sounds like your brake caliper is sticking. This would cause the pads to be in constant contact with the rotor.
Your brakes are probably getting low and they are rubbing against the rotor.
what would cause a rubbing noise on drivers side front wheel especially when braking ( I replaced rotor and wheel bearings are good) ?
Probably worn out brakes. Could be wheel bearing or other worn components also. Check for looseness before you drive any further.
exhaust leak driveshaft center bearing mudflap/fender skirt rubbing tire engine mount
start bleeding at the passenger side rear wheel then go to the drivers side rear wheel, next to passenger side front wheel and finally the drivers side front wheel, this is the order you should bleed the brakes.
Most times, the squeaking and rubbing noises are caused by brake pad wear, but you say the brakes are fine. Otherwise, if by constant rotation speed you mean the squeaking/rubbing noise is present even when the brakes are not applied, you might want to get the wheel bearing inspected
Worn bearings, loose rotor, warped brake rotor, sticking brakes.
Depends on where in the front... could be breaks, something in the wheel/wheelwell
I had the same problem. It was the upper control arm bushings. They got worn and slapped back and forth when I hit the brakes.
Could be lube/oily substance on the pads.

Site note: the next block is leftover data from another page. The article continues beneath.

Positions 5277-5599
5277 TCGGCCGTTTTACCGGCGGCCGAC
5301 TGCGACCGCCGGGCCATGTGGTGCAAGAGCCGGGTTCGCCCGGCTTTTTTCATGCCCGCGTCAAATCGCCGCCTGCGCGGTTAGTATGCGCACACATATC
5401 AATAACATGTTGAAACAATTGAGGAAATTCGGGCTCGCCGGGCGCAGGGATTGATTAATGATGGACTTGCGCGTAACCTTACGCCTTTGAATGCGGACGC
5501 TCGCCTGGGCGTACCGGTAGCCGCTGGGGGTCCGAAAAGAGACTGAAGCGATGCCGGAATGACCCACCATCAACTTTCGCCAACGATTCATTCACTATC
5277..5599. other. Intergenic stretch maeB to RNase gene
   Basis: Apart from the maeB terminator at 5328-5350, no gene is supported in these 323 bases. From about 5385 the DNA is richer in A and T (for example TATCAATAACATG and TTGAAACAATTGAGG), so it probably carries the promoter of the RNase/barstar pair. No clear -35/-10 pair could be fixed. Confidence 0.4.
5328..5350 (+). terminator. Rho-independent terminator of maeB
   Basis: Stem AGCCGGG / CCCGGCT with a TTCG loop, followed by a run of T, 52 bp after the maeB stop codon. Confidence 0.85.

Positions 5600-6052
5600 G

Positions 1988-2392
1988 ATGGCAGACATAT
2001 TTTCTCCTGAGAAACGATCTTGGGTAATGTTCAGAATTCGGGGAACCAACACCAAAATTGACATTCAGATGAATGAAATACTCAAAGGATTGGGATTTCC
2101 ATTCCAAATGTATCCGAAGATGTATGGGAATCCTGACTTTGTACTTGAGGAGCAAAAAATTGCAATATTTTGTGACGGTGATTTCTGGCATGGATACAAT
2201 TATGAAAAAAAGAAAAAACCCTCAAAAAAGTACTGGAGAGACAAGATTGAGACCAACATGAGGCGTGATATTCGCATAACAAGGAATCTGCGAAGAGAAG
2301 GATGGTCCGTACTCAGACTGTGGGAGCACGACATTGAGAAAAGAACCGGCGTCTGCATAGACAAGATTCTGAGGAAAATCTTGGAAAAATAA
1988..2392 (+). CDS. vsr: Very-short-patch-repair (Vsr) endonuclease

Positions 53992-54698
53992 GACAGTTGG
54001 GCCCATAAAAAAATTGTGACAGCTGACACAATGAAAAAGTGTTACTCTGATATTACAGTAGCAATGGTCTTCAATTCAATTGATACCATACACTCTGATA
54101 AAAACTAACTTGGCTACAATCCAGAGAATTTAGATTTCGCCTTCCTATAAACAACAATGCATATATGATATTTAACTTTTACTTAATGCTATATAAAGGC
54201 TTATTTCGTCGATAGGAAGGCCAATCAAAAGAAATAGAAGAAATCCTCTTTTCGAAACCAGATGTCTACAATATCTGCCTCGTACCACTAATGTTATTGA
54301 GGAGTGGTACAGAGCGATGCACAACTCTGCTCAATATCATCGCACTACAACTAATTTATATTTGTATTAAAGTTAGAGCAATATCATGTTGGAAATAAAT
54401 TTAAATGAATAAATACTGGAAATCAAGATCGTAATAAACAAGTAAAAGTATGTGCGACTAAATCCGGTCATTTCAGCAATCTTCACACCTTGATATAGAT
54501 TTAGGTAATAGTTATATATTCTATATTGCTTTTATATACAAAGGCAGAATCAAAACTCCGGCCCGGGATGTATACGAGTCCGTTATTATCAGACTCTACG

You have two choice's, Brakes or Bearings both require immediate attention. So get it to a qualified person ASAP. Good Luck and Remember.Change Your Mind, Not Your Oil.Use the First In Synthetic Motor Oil's.See My Bio For Information & Contact Details.
It could be brakes, bearings or something else altogether.
Front pads (disc brakes) Rear shoes (drum brakes)
Passenger rear, drivers rear, front passenger, and then drivers front.
its located next to the drivers side front tire, by the brakes
Yes-general rule for hydraulic brakes-start at the wheel furthest from the master cylinder(usually passenger rear) then move to next driver rear,front passenger side and finally drivers sidefront.
your back brakes are supposed to apply before your front brakes, they do this so your car does not take a nose dive every time you apply the brakes. but if it is very noticeable i would check the adjustment of your rear brakes (if you have a disc/drum setup) or i would check your proportioning valve if they are locking up
The adjuster spring and cable are under the car, drivers side, just in front of the rear tire.
You may need to check your brakes or the rollers on your brakes
The front brakes on any vehicle do most of the stopping. When you apply the brakes the weight shifts to the front of the vehicle. For this reason the front brakes are needed more than the rear. Try stopping a vehicle with just the hand brake which applies only the rear brakes.
Brake pad squealer. Brake pad wear indicator rubbing the rotor. Replace the pads, ASAP.
Front brakes have significantly more stopping power than rear brakes.
Because either the brake pad is worn or the rotor is warped causing the pad to be heavily worn. Time for replacement front rotors and brakes. Check the wheel bearings ups front as well as the rear pads and rotors to ensure everything else is wearing OK.